I’ve worked on a project that fell into the trap of ambition. We were attempting to improve public data acquisition through machine learning but had to reduce our target to parsing due to the insurmountable amount of data required for other parts of the process. Then we had to reduce our goal to a specific type of page. After some time, we finally restricted the type of website as well. All this led to a working model, but we quickly realized that we either needed to expand our team significantly or change our goals. The latter seemed to make more business sense.
I think most businesses will go through much of the same. At the current state of the industry, businesses not focused on purely ML applications will probably develop only small-scale solutions that solve key challenges in a particular field. However, these smaller solutions can still have widespread use, they just need to be shared.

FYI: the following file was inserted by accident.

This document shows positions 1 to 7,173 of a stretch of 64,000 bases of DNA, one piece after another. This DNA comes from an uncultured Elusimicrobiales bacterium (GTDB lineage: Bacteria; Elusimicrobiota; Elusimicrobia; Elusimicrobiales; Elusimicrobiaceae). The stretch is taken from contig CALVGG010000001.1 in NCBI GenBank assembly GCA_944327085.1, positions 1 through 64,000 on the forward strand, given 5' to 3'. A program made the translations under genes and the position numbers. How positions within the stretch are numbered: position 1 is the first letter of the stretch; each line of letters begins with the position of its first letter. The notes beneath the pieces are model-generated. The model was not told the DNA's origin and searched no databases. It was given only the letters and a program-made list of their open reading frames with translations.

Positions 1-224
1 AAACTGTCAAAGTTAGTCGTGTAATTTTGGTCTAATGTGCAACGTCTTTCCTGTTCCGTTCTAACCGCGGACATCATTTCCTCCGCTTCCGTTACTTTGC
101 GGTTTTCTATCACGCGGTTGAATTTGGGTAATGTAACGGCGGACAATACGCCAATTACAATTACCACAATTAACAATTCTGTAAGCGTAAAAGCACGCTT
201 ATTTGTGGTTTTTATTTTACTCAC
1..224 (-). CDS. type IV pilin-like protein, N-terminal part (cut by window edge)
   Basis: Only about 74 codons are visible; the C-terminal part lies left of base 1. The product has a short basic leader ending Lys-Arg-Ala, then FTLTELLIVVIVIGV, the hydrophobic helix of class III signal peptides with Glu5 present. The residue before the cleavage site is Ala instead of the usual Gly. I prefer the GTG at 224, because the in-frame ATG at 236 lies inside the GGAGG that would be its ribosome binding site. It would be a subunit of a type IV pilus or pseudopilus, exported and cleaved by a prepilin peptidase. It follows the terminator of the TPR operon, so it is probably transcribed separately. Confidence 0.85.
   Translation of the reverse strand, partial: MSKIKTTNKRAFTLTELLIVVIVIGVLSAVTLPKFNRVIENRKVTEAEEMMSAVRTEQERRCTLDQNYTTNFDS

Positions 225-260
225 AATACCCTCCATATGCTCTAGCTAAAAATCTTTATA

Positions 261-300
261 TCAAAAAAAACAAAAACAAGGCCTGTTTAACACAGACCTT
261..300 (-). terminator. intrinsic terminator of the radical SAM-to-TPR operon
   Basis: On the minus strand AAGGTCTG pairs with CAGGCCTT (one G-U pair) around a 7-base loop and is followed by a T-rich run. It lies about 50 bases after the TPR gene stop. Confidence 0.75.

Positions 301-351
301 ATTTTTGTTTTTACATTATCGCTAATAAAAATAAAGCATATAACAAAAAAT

Models into APIs
The idea is already out there. Open AI finished the development of GPT-3 (a complex machine learning model that can understand and work with any language task, including creating perfectly readable long-form content) and created an API for access to the model.
Open AI is one of the largest machine learning and artificial intelligence research companies, so it’s not surprising that they would be able to create something universally useful. Turning such a machine learning model into an API is an obvious conclusion, but how about smaller models? Is there good reason to turn them into APIs?